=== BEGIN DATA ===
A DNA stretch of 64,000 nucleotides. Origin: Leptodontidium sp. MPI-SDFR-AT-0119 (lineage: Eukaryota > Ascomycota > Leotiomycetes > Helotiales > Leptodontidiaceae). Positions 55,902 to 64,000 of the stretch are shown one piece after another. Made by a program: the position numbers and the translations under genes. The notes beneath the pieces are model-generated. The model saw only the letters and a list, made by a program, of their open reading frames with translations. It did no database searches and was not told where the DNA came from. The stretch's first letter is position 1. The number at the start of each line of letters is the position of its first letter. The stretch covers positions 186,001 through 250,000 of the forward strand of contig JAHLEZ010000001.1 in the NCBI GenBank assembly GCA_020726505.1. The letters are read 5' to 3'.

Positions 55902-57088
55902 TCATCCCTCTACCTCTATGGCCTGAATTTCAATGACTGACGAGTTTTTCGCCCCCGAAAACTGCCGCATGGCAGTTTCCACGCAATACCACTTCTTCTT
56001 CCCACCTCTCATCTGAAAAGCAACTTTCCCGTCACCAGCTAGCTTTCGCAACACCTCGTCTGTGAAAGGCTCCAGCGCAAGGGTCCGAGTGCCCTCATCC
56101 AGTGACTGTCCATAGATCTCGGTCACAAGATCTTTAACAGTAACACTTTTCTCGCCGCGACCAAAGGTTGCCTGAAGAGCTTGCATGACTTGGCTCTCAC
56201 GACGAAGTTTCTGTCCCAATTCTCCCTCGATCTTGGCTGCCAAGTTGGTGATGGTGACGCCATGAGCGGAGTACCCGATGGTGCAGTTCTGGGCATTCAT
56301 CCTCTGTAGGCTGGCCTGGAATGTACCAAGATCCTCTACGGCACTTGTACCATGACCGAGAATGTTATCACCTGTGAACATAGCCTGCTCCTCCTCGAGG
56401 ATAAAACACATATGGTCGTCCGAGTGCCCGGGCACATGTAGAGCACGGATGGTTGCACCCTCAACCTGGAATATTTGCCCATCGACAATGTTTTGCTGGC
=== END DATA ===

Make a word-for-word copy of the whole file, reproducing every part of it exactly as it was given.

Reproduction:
A DNA stretch of 64,000 nucleotides. Origin: Leptodontidium sp. MPI-SDFR-AT-0119 (lineage: Eukaryota > Ascomycota > Leotiomycetes > Helotiales > Leptodontidiaceae). Positions 55,902 to 64,000 of the stretch are shown one piece after another. Made by a program: the position numbers and the translations under genes. The notes beneath the pieces are model-generated. The model saw only the letters and a list, made by a program, of their open reading frames with translations. It did no database searches and was not told where the DNA came from. The stretch's first letter is position 1. The number at the start of each line of letters is the position of its first letter. The stretch covers positions 186,001 through 250,000 of the forward strand of contig JAHLEZ010000001.1 in the NCBI GenBank assembly GCA_020726505.1. The letters are read 5' to 3'.

Positions 55902-57088
55902 TCATCCCTCTACCTCTATGGCCTGAATTTCAATGACTGACGAGTTTTTCGCCCCCGAAAACTGCCGCATGGCAGTTTCCACGCAATACCACTTCTTCTT
56001 CCCACCTCTCATCTGAAAAGCAACTTTCCCGTCACCAGCTAGCTTTCGCAACACCTCGTCTGTGAAAGGCTCCAGCGCAAGGGTCCGAGTGCCCTCATCC
56101 AGTGACTGTCCATAGATCTCGGTCACAAGATCTTTAACAGTAACACTTTTCTCGCCGCGACCAAAGGTTGCCTGAAGAGCTTGCATGACTTGGCTCTCAC
56201 GACGAAGTTTCTGTCCCAATTCTCCCTCGATCTTGGCTGCCAAGTTGGTGATGGTGACGCCATGAGCGGAGTACCCGATGGTGCAGTTCTGGGCATTCAT
56301 CCTCTGTAGGCTGGCCTGGAATGTACCAAGATCCTCTACGGCACTTGTACCATGACCGAGAATGTTATCACCTGTGAACATAGCCTGCTCCTCCTCGAGG
56401 ATAAAACACATATGGTCGTCCGAGTGCCCGGGCACATGTAGAGCACGGATGGTTGCACCCTCAACCTGGAATATTTGCCCATCGACAATGTTTTGCTGGC